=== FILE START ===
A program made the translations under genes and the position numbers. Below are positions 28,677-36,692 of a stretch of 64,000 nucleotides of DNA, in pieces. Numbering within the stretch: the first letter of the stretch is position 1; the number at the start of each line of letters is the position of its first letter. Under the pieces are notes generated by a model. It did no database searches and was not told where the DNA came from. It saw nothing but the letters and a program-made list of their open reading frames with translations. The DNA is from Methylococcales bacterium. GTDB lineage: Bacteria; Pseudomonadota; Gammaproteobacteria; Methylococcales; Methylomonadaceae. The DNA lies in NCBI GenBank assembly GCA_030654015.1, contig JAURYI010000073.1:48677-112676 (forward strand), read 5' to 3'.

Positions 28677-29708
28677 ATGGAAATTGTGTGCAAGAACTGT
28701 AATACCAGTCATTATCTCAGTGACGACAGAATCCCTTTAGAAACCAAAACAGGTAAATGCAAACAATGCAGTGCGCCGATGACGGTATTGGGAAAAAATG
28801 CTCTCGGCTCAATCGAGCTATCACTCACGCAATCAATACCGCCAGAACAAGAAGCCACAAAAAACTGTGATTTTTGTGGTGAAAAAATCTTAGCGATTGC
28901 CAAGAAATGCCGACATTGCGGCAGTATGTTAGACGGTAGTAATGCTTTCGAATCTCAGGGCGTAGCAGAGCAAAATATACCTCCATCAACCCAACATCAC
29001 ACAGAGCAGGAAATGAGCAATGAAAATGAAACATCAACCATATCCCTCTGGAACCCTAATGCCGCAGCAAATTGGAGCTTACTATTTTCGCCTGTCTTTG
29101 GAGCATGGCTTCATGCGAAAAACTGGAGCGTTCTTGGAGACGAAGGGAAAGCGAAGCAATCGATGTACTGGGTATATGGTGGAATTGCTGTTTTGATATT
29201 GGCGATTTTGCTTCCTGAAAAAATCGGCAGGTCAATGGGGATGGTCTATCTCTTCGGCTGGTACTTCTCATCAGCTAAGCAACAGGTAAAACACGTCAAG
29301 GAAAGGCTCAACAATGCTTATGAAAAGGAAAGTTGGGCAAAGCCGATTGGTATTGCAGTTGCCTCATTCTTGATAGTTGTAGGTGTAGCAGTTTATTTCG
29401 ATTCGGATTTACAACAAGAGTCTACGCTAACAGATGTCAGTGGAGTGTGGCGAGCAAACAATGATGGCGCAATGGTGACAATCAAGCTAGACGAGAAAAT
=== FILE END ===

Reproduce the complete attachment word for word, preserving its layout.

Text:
A program made the translations under genes and the position numbers. Below are positions 28,677-36,692 of a stretch of 64,000 nucleotides of DNA, in pieces. Numbering within the stretch: the first letter of the stretch is position 1; the number at the start of each line of letters is the position of its first letter. Under the pieces are notes generated by a model. It did no database searches and was not told where the DNA came from. It saw nothing but the letters and a program-made list of their open reading frames with translations. The DNA is from Methylococcales bacterium. GTDB lineage: Bacteria; Pseudomonadota; Gammaproteobacteria; Methylococcales; Methylomonadaceae. The DNA lies in NCBI GenBank assembly GCA_030654015.1, contig JAURYI010000073.1:48677-112676 (forward strand), read 5' to 3'.

Positions 28677-29708
28677 ATGGAAATTGTGTGCAAGAACTGT
28701 AATACCAGTCATTATCTCAGTGACGACAGAATCCCTTTAGAAACCAAAACAGGTAAATGCAAACAATGCAGTGCGCCGATGACGGTATTGGGAAAAAATG
28801 CTCTCGGCTCAATCGAGCTATCACTCACGCAATCAATACCGCCAGAACAAGAAGCCACAAAAAACTGTGATTTTTGTGGTGAAAAAATCTTAGCGATTGC
28901 CAAGAAATGCCGACATTGCGGCAGTATGTTAGACGGTAGTAATGCTTTCGAATCTCAGGGCGTAGCAGAGCAAAATATACCTCCATCAACCCAACATCAC
29001 ACAGAGCAGGAAATGAGCAATGAAAATGAAACATCAACCATATCCCTCTGGAACCCTAATGCCGCAGCAAATTGGAGCTTACTATTTTCGCCTGTCTTTG
29101 GAGCATGGCTTCATGCGAAAAACTGGAGCGTTCTTGGAGACGAAGGGAAAGCGAAGCAATCGATGTACTGGGTATATGGTGGAATTGCTGTTTTGATATT
29201 GGCGATTTTGCTTCCTGAAAAAATCGGCAGGTCAATGGGGATGGTCTATCTCTTCGGCTGGTACTTCTCATCAGCTAAGCAACAGGTAAAACACGTCAAG
29301 GAAAGGCTCAACAATGCTTATGAAAAGGAAAGTTGGGCAAAGCCGATTGGTATTGCAGTTGCCTCATTCTTGATAGTTGTAGGTGTAGCAGTTTATTTCG
29401 ATTCGGATTTACAACAAGAGTCTACGCTAACAGATGTCAGTGGAGTGTGGCGAGCAAACAATGATGGCGCAATGGTGACAATCAAGCTAGACGAGAAAAT